On the other hand, we have the encouraging point of view, illustrated by the articles written by Felipe González (former President of the Spanish Government), Valéry Giscard d’Estaing (former President of France), and Michelangelo Baracchi Bonvinci and Carlos Yárnoz (political analyst and Under Director of El País). Their arguments go around the idea that the prize is the best pretext to remember why the EU project was created in the first place, and that those objectives must be used as inputs to deal with the current crisis. In its 60 years of existence, the Union has given the region its longest period of peace and prosperity in history. Thus, the lesson is that a united Europe can defend its interests, and its most immediate goal now is to recover shared economic well-being, both at the macro level (per the indicators of the 27 members of the EU), and at a micro level (seen as the living quality of its more than 500 million inhabitants). And that historically the citizens of the region have constantly proven to be far more united than what their governments’ actions tell; so, it is in the Europeans, in their will to go against the odds, not so much in their institutions, to work for the common good. Yárnoz points out that what he calls such a “European” message ironically comes from Oslo, where the Nobel Peace Prize Committee is awarded, because Norway is not a member of the Union.

This last message is the same one that has appeared in previous crises in other places: a bunch of people caused the trouble, but the society will have to endure its consequences. It is not very convincing and it is very close to becoming the cliché of this time. However, given the fact that the Lisbon Treaty, the foundation for the most recent version of the EU institutions, was approved in national referenda, even by small margins, it can be suggested that the people actually believed in the Union project. Its political leaders, then, must put all their efforts into meeting those expectations. So far, they have not achieved it. As the French paper Le Monde puts it, it is not even clear who will incarnate the EU to receive the prize. Barroso, the head of the executive power of the Union, elected by the European Parliament and, thus, relatively accountable to the people? Herman Van Rompuy, President of the Council of Europe, chosen by the member states? Or Martin Schulz, President of the European Parliament, only regional institution elected by the people? In other words: Who is the European Union?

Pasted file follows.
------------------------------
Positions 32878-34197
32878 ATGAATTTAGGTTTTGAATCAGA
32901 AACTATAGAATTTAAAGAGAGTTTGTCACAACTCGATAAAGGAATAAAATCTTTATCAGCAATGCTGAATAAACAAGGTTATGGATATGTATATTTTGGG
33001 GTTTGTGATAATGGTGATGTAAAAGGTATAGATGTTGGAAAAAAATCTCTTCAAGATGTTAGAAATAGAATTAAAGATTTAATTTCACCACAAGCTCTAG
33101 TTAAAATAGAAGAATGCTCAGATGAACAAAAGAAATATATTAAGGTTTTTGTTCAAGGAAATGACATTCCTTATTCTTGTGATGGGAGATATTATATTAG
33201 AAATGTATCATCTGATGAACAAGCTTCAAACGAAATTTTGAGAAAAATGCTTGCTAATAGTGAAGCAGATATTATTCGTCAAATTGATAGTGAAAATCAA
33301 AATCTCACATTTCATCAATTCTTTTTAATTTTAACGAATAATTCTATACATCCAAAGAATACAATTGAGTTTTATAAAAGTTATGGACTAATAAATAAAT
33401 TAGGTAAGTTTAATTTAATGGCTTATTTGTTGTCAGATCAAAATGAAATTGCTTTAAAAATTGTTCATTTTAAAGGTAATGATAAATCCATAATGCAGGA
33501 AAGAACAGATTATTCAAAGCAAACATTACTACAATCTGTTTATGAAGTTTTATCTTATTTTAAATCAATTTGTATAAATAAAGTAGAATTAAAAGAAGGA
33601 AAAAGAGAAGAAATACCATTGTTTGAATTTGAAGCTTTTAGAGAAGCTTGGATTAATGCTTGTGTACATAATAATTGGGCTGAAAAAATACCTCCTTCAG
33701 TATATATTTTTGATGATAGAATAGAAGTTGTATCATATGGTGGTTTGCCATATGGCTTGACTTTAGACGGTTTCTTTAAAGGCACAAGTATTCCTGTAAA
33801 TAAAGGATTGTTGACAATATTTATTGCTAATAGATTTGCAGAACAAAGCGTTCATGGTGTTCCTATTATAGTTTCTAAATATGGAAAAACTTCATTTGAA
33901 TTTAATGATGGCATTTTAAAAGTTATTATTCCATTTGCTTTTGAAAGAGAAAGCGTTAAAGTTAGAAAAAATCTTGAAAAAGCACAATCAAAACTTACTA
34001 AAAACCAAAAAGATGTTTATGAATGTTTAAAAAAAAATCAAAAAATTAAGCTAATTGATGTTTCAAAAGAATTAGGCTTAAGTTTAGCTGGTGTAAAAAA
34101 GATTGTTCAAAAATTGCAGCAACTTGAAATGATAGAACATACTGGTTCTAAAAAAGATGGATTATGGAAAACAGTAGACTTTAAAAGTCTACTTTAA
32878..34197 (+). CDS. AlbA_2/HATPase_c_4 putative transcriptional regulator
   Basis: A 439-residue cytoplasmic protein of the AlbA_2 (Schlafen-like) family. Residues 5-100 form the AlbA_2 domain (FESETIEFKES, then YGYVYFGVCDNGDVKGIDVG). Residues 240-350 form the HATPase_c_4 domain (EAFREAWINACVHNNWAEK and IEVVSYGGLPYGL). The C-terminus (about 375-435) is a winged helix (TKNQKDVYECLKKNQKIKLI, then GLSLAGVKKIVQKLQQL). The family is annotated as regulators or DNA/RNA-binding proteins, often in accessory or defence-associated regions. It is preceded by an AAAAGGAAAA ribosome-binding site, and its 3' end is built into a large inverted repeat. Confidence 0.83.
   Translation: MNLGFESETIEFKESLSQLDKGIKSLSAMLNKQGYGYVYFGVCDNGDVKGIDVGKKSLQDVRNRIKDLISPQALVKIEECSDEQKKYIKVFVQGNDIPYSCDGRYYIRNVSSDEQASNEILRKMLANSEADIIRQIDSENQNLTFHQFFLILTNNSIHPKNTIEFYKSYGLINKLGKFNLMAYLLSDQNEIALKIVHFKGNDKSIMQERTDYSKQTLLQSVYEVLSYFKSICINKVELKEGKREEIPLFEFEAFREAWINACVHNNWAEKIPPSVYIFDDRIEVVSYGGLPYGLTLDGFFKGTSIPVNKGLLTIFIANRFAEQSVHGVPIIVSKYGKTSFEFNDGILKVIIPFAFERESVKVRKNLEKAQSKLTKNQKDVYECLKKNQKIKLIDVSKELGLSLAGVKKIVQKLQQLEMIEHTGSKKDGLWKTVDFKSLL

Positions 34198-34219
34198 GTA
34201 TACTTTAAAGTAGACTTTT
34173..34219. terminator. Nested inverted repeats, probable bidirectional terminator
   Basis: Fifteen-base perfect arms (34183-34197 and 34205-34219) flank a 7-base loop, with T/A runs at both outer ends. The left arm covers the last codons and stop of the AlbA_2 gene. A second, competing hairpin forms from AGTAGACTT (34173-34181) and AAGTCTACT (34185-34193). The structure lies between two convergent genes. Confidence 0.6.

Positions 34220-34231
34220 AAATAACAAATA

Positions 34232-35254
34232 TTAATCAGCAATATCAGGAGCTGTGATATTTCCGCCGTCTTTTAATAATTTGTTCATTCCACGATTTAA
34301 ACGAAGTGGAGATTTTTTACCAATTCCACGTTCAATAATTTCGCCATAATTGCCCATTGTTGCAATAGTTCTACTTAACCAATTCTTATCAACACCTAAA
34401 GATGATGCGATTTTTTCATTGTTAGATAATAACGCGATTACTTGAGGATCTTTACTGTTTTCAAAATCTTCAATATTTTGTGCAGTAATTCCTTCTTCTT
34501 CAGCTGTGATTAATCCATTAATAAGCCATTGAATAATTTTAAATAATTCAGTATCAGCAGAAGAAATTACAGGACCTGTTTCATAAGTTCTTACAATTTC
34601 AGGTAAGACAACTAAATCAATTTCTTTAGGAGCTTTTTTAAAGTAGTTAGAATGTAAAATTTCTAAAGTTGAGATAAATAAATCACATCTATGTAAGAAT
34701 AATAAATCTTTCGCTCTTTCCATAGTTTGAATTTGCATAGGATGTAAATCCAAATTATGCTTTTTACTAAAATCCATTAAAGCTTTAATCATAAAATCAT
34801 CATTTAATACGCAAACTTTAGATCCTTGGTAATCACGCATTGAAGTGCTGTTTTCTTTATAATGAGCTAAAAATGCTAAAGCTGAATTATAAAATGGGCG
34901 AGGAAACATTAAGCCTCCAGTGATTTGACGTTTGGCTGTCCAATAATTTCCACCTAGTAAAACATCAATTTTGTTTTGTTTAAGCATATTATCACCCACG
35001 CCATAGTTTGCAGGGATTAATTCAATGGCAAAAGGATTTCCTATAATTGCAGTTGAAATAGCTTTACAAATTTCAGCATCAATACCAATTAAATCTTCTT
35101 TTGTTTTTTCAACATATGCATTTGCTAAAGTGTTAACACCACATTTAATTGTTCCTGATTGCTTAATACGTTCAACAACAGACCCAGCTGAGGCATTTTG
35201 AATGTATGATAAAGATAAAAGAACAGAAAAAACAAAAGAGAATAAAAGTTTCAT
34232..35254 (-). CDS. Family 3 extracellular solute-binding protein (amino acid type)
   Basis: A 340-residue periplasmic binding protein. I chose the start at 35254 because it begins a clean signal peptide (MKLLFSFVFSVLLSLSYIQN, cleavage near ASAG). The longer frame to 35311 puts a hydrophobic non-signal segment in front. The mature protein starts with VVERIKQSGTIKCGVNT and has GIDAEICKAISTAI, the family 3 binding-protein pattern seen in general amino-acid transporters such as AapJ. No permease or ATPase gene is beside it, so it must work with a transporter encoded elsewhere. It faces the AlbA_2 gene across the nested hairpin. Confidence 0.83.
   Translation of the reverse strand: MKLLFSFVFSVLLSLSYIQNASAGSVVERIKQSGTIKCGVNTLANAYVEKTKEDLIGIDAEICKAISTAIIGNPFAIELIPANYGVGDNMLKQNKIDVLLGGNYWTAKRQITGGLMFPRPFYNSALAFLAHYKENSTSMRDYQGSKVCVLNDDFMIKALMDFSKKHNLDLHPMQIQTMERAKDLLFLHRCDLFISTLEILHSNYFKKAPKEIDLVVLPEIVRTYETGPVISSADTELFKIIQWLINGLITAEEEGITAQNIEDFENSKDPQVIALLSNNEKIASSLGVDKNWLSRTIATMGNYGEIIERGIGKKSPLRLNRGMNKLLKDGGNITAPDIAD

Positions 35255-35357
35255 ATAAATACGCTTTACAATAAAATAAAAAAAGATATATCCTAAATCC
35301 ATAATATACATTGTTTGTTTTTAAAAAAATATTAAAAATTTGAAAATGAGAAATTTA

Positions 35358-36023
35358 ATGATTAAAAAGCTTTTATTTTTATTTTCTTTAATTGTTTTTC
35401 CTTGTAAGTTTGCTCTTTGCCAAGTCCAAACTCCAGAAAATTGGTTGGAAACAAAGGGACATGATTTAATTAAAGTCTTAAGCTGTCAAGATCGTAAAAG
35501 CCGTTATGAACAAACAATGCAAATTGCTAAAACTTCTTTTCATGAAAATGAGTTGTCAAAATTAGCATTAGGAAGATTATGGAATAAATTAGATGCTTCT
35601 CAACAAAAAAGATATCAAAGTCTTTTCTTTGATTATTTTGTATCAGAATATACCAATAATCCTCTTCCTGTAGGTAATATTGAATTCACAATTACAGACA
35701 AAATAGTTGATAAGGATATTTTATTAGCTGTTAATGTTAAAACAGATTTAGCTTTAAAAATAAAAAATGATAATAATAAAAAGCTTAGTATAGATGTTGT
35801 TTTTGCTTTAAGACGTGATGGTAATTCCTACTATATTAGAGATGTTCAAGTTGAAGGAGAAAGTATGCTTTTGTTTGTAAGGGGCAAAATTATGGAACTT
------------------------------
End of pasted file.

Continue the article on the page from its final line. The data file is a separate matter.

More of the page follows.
The present situation of the European Union perhaps can be better illustrated with two musical images: Beethoven’s, after Schiller’s work, “Seid umschlungen, Millionen!” (“Embrace, you millions!”), or Edith Piaf’s, after George Moustaki’s lyrics, “Regardez-moi, Milord / Vous ne m’avez jamais vue / Mais vous pleurez, Milord / ça, je l’aurais jamais cru” (“Look at me, Milord / You had never seen me / But you weep, Milord / I would have never believed it”). I do not know which is more suitable.